You Should Know … Dr. Aaron Heath

Dr. Aaron Heath
Dr. Aaron Heath (Courtesy of Dr. Aaron Heath)

Dr. Aaron Heath, 38, took over Carroll Arthritis two-and-a-half years ago to help fill a need.

Growing up, Heath had his bar mitzvah at Baltimore Hebrew Congregation and graduated from The Park School of Baltimore, then went to Haverford College for his undergraduate degree. He went to Nova Southeastern University for medical school.

As a rheumatologist, Heath helps patients with rheumatic diseases every day.

Heath and his wife Julie Militello live in Reisterstown with their four children.

What do you like about being a rheumatologist?

I’ve always wanted to be a physician, but not specifically rheumatology. I have a lot of personal experience. I was diagnosed myself with rheumatoid arthritis at a very young age and really struggled immensely with the disease throughout college. And because of that, I feel like I can relate to a lot of my patients on a very personal level. That’s kind of what always drew me to rheumatology specifically.

What does your day-to-day look like?

Monday through Friday, I work at the practice from 8 to 5 seeing patients at our infusion center. A lot of our medicines are immunosuppressants, so these patients are very closely monitored in our office. Then, it’s straight to pick up the kids. As you can imagine with four, we have a lot of after-school activities. My son is in baseball right now and bikes, so we have a lot of practices to go to. My daughter is into gymnastics, so a couple nights a week, we’re doing that. Once we finally can all convene at the house, we get dinner as a family.

What is your first memory of wanting to be a physician?

I think probably my interest in medicine prior to being diagnosed with rheumatoid arthritis stems from my mother. When I was a sophomore in high school, she got very sick with breast cancer, and I traveled with her to see doctors all over the country. That’s kind of what piqued my interest in medicine and becoming a physician in general. And then, my own diagnosis kind of pushed me into the field of rheumatology specifically.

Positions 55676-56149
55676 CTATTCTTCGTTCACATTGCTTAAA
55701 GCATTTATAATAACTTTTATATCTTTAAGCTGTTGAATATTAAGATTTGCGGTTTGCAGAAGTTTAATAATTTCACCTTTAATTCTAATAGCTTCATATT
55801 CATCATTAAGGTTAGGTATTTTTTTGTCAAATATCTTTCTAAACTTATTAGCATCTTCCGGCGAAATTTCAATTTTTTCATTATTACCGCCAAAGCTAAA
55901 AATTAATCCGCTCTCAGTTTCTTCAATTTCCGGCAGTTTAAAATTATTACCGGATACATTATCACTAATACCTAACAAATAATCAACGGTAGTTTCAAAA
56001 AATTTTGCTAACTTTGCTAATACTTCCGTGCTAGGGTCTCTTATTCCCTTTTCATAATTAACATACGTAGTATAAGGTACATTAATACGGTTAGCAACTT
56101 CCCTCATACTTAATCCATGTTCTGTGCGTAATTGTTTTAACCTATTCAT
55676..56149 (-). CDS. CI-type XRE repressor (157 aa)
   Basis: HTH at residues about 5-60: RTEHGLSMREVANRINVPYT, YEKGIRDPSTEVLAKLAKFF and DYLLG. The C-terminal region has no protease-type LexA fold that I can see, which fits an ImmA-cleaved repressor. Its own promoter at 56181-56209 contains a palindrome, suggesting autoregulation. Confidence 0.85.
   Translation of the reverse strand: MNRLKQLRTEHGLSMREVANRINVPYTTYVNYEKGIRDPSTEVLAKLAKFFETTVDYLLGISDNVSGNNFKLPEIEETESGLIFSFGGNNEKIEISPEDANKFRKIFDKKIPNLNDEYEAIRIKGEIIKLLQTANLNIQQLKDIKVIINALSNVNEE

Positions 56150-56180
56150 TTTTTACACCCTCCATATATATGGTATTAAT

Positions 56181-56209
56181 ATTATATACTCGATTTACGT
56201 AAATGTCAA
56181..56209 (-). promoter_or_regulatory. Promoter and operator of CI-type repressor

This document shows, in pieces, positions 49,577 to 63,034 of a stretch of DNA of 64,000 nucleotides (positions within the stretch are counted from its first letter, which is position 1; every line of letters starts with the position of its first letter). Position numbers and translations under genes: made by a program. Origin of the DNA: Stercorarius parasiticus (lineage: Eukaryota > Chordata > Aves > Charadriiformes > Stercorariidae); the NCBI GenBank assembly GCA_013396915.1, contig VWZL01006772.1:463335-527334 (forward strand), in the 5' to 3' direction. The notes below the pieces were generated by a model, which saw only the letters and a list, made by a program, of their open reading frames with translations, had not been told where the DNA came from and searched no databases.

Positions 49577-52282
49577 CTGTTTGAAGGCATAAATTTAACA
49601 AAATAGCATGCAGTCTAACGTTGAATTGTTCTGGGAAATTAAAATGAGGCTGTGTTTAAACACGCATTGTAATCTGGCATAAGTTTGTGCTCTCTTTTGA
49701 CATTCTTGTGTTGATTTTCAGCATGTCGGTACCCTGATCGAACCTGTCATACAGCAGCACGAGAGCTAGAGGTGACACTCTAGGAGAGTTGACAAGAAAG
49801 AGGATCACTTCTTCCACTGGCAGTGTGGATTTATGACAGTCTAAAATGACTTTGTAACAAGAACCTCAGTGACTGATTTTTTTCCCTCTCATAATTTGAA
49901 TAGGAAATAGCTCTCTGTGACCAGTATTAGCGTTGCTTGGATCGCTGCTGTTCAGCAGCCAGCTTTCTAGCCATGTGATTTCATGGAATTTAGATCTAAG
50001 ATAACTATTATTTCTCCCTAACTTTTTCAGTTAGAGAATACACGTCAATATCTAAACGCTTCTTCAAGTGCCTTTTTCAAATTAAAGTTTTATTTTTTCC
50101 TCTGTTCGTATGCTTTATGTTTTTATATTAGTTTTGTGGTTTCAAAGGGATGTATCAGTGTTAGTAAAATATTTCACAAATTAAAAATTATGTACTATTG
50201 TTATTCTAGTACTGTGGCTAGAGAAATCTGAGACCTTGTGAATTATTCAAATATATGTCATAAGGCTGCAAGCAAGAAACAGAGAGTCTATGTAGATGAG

Where do you see your medical practice going in the future?

Currently, I’m two years into owning the practice, and going straight from fellowship with a couple of years of experience in the real world before owning my own practice has been an eye-opening experience. In medical school and residency, you really don’t learn any part of the business side of things. So, running a practice and having 14 or 15 employees that I’m responsible for has been a challenge. I think moving forward, my hope is to continue to grow and expand and add more physicians so that we can help take care of patients. There are very few rheumatologists in the area and there can often be a six or eight month wait just to see someone. So, we’re trying to make sure we can help our community in any way we can.

What do you do outside of work?

I mostly do family stuff. We spend the weekends together and try to plan a day at the park, or we have my son’s baseball game where we all attend together. So, mostly it’s just hanging out with the kids. For me, that’s more important than anything, just spending quality time with my wife and kids. That has always been my number one priority.

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